M233: I’ll keep writing. I’m not sure what else I would do. So it all depends on what I’m writing, and if the rest of the crew are down with mixing their secreted musical juices into it, then yes we will endure.
I guess you agree you play Industrial Metal which links you to KMFDM, Combichrist or Die Krupps or so on. Were those bands an example to you?
|Marz233, thinking about “ending it all.”|
JC: I think it would be different for each of us who we list, and it might even be different on different days. Some of them may be surprising too, like Marz233 was trying to bring some elements of crunk and hardcore to what we’re doing. But yeah, KMFDM, Ministry and Chemlab were all bands we listened to in high school or whatever and like I said there was a definite “homage” element to EgoWhore. But I can’t say there was a conscious decision to sound like anything. At least not on my part.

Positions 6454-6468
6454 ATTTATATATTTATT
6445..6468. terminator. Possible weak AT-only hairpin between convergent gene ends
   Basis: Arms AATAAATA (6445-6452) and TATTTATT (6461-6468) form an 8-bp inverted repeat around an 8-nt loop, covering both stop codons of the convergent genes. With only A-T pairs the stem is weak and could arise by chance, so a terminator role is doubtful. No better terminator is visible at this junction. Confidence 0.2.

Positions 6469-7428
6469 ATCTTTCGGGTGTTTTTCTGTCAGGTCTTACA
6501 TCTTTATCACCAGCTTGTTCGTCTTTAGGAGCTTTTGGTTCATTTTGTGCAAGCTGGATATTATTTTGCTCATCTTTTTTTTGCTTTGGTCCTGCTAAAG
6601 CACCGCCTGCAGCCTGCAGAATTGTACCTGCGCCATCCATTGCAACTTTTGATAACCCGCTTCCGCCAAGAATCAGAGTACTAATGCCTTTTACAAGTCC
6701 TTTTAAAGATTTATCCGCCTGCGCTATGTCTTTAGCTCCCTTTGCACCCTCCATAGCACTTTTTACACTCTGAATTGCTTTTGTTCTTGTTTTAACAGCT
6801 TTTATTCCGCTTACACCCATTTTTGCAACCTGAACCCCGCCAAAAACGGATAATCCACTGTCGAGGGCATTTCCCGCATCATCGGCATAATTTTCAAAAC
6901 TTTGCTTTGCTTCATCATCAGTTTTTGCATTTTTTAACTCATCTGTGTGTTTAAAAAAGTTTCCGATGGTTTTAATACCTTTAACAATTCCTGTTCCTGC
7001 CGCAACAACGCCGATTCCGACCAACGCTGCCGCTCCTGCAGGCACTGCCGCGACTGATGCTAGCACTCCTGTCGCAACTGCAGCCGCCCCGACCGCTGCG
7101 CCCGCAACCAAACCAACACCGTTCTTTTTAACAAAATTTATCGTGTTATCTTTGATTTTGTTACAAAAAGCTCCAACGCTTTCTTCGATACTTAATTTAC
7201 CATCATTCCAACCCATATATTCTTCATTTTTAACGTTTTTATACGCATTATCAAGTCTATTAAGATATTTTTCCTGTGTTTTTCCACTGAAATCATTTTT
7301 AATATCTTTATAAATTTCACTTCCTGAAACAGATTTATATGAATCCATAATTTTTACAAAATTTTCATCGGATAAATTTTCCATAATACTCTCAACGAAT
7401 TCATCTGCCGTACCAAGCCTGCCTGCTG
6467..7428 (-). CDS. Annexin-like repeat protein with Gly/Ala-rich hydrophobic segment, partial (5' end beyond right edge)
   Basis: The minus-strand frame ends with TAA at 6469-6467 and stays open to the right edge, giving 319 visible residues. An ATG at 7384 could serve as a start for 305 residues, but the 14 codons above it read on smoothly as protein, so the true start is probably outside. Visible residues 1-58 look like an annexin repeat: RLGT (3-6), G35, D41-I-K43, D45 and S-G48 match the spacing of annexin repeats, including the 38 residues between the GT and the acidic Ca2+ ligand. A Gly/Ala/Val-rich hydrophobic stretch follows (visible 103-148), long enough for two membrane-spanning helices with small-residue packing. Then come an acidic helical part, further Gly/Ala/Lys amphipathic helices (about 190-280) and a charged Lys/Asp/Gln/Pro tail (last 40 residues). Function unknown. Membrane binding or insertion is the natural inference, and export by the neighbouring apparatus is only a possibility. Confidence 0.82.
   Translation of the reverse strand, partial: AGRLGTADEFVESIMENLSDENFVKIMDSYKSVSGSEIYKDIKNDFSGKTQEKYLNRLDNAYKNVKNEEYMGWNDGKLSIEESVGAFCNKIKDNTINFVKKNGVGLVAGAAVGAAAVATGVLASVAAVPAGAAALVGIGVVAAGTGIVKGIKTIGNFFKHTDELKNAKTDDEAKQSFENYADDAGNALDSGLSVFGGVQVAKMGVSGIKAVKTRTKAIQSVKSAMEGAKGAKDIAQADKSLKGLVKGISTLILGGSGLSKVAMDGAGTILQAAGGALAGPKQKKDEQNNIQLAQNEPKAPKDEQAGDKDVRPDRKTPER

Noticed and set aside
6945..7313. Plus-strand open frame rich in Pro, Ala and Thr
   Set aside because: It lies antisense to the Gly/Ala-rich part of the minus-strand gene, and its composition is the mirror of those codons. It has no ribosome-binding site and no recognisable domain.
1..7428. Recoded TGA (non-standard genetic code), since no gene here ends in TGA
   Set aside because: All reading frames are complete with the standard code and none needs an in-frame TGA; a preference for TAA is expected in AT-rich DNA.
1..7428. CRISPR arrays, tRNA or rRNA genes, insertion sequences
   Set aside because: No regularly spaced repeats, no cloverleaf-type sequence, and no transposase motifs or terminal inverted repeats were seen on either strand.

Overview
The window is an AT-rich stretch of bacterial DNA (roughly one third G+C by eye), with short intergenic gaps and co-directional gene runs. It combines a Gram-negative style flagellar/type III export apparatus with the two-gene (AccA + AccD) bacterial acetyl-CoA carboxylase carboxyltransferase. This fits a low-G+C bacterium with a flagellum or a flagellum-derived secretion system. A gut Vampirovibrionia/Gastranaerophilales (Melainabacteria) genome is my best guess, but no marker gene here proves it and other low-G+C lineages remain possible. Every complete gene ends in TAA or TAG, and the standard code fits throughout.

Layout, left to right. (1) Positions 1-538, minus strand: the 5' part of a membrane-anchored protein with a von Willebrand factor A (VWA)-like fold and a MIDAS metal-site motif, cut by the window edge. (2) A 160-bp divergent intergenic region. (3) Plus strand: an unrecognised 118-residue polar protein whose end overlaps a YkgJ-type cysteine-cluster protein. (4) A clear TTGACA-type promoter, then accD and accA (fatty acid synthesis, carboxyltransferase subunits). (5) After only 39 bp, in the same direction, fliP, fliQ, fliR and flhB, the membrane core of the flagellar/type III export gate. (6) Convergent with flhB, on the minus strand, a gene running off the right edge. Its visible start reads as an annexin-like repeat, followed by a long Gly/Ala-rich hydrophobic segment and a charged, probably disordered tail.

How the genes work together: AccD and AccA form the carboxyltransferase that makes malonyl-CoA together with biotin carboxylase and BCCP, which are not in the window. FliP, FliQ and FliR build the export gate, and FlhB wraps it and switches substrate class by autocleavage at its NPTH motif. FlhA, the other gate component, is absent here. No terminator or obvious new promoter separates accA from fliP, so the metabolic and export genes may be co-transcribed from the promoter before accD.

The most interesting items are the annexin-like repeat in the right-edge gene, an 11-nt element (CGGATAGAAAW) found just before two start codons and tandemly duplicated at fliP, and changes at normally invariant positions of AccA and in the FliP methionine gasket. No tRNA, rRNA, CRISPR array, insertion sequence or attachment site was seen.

JE: Along with the industrial and metal mainstays in my musical appetite, I draw a lot of inspiration from the digi-grind scene with vocals, although my voice is probably a lot more intelligible than what you typically hear in that scene. Being greatly under the influence of fine electronic music, this fuels the synth parts I contribute. The rest of my inspiration is mostly drawn from the bleak conditions of existence, along with unhealthy mental processes caused by imbibing too much Neurocrunk #9.
JC: I’ve also not been sober since 1995. That’s been a huge inspiration.
|JC and Scott Landes recording an earlier project. (2003)|